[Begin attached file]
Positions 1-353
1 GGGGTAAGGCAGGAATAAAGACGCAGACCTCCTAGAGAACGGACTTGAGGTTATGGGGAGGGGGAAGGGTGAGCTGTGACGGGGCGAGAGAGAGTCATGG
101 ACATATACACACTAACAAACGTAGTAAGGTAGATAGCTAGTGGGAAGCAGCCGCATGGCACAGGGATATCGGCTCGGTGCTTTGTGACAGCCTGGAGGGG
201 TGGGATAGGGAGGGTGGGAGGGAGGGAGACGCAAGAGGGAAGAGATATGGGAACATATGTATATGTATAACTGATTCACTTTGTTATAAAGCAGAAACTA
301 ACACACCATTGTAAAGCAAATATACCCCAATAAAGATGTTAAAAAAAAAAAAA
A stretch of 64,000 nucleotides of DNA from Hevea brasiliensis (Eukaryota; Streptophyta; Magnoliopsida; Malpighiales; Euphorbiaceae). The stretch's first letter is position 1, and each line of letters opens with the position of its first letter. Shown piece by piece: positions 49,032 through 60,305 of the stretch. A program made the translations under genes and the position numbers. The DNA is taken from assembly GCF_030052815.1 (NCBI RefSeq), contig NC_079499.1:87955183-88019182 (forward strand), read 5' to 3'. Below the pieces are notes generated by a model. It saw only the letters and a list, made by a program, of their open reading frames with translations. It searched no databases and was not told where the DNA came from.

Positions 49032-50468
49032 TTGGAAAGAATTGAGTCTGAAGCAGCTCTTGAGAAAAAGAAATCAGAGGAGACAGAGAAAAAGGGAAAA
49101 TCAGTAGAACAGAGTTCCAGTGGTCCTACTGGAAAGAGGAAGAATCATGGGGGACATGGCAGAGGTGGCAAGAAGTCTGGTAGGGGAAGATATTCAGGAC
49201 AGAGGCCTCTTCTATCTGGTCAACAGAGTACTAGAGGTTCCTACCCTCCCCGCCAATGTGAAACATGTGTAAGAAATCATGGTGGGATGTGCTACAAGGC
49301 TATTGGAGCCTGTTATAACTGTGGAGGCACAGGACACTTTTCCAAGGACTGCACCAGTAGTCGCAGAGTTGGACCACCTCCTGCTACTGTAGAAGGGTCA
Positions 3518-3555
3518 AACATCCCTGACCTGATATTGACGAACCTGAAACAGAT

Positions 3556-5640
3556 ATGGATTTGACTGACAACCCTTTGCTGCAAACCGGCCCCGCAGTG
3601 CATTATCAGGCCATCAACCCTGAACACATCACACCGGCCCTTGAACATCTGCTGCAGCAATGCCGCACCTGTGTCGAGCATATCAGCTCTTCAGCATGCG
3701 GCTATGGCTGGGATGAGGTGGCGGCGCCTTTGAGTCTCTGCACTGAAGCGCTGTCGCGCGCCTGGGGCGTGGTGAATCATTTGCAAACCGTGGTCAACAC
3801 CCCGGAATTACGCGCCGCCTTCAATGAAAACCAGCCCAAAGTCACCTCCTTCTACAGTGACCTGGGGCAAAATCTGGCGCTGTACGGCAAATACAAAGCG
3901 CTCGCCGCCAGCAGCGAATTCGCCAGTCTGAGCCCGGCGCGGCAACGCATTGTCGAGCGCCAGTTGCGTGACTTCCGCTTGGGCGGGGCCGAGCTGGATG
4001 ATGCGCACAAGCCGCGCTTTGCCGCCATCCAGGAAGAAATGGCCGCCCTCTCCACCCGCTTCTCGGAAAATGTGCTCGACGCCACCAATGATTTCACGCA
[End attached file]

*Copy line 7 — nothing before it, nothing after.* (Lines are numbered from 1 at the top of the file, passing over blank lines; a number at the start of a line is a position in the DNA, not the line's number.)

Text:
Positions 49032-50468